If you have a monster walking at you, if you can’t cling to each other, you are finished.
-Sue Johnson, author of Hold me Tight
Though raised by 2 counselors and now married to a marriage and family therapist, you would think the last thing I would volunteer for would be a 2-day conference on therapy. But last weekend I hung out with a room full of therapists as Heather and I attended a conference sponsored by the Washington and Oregon Associations of Marriage and Family Therapy on Emotion Focused Therapy (EFT), the most well researched and effective form of couples therapy that exists (86% of couples report being happier after therapy, the effects are long lasting and transfer across a variety of issues). Susan Johnson, one of the creators of EFT, led a 2-day conference on the basis for EFT, the research that supports it, and the hope that lies for couples as they learn the skills to build safe, thriving adult attachment relationships through connecting and “seeing” one another emotionally. Through my studies in Divinity, I’ve only taken one course on pastoral counseling, and lets just say it didn’t leave me feeling prepared for the care that lay ahead. In this day in age, when pastors sit with people every single day and need to be helpers and counselors to a myriad of pains that come people’s way, I was feeling woefully unprepared. So when Heather invited me to join her to Vancouver for the conference I jumped at the chance. The power of Emotion Focused Therapy (EFT) is hard to overly state. If you are feeling far from your spouse, read this book. Hold Me Tight is the secret to understanding healthy adult attachment, which social psychologists believe is revolutionizing the therapy world.
Folks, we need help. Marriage can be hard. But we need to cling to each other. Get to the bottom of our emotions, meet the needs of one another, and cling. The core question of EFT is simply “are you there for me?” Are you really there for me? We ask God this all the time. But sometimes we stop asking this of our spouses. And we assume the worse. And we start to drift apart.
For Heather and I, we did struggle in marriage after our 2nd child was born and our marriage was in its critical 7th year. We had a host of challenges facing us: house remodel going on, 2 kids in diapers, financial stress, etc etc. But the core? We stopped believing the other was simply there for us. We stopped holding each other, literally and metaphorically. The breaking point came after gathering with dear friends whom we’d been in community with since our first years of marriage. We had gathered in a well-loved mountain cabin and though we had a fun weekend with the others, behind closed doors we were seething at each other. We had been struggling for 6 months and it was starting to have a very scary and permanent feel to it. Unlike the others, we didn’t have to leave for home until the next day so our friends left and we stayed behind. And that night, by the fireplace while our kids slept upstairs, we finally talked, for hours, and reconnected. We stepped out from behind our defenses and risked telling each other why we hurt, created the safety to truly say “I am sorry”, and admitted we needed and cared for each other so much. We shared our hurt. We listened to the others perspective. We were present and aware. We cried and we held each other. And months of distance melted away in a few hours. It was beautiful.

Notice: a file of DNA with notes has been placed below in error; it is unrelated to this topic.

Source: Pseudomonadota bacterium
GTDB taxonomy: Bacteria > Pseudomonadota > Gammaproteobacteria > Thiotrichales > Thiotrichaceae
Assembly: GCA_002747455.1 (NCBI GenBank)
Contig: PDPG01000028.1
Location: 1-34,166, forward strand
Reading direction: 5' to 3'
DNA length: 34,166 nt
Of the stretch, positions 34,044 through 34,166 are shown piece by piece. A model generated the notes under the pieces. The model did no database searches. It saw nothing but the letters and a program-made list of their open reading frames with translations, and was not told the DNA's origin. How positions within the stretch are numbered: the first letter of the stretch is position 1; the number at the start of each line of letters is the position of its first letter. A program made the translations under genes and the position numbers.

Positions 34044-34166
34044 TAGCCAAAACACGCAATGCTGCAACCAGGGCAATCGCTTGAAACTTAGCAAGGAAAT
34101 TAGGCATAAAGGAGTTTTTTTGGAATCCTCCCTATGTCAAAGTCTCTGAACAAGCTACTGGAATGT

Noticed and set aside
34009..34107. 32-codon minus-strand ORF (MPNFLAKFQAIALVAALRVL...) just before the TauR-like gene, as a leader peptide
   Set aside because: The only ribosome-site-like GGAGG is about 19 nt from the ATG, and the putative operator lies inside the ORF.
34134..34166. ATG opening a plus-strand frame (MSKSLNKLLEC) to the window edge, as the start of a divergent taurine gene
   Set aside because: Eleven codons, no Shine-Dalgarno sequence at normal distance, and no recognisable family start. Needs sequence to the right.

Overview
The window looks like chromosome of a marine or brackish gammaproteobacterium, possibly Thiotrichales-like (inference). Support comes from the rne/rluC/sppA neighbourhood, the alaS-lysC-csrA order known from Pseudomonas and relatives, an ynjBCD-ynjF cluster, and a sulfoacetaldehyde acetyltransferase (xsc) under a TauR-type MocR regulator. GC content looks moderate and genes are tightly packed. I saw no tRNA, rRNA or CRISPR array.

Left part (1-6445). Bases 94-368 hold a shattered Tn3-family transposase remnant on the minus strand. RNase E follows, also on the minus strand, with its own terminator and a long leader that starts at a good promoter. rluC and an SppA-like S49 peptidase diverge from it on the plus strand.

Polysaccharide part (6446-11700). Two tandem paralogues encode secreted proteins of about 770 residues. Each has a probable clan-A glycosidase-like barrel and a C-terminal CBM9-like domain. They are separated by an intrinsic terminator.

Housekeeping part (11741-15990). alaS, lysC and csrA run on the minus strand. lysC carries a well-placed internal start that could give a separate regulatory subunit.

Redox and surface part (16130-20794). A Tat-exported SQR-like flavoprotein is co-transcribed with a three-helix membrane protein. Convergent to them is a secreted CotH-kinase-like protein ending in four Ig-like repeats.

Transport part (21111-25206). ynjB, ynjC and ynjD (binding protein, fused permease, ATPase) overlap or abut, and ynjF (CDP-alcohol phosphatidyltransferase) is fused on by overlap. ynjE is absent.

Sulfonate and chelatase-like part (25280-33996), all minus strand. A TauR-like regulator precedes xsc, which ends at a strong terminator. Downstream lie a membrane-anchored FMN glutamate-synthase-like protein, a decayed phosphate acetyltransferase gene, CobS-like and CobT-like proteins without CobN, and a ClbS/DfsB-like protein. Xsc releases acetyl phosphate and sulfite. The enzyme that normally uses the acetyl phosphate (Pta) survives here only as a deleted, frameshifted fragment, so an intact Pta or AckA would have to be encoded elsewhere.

So in our 10th year of marriage when our full-term child died, there wasn’t even a hint of marital dissatisfaction. We had already learned that if we didn’t support each other and hold tight, we would be lost. Literally the very first thing Heather said to me in the ultrasound room after learning our 4-days overdue son Fisher had died was, “I promise to be good to you.” I didn’t even understand the wisdom at the time. But it was spot on. Through the fog of those long hours and days and months that ensued, we weren’t lost in the fog of blame or anger. We were hurt, and we were angry, but not at each other, and we were able to see and accept those hard feelings in the other. Though we were suffering, we didn’t have to question each other. And that gave us the courage and strength to not have to question God either. At the times when we needed it most, we were able to CLING and CLUTCH to the truth of our love and our heavenly Father. Don’t get me wrong…it hurt like hell. But we survived and we actually thrived because of our marriage and our deep faith.
The promise of the gospel is real. It says that when we are hurting, God will be near to us. Truly, God is with us. Scripture tells us this here and here. And the promise of marriage is that though at times things get hard, and the paths get dark, there is a person to share life with that will always be there to strengthen, support, and share life with. This is an amazingly hopeful truth. Looking for resources? Read Hold Me Tight, or connect with an EFT therapist here, or message me separately if you are looking for a good name of someone who does couple work in the area. May you cling and clutch!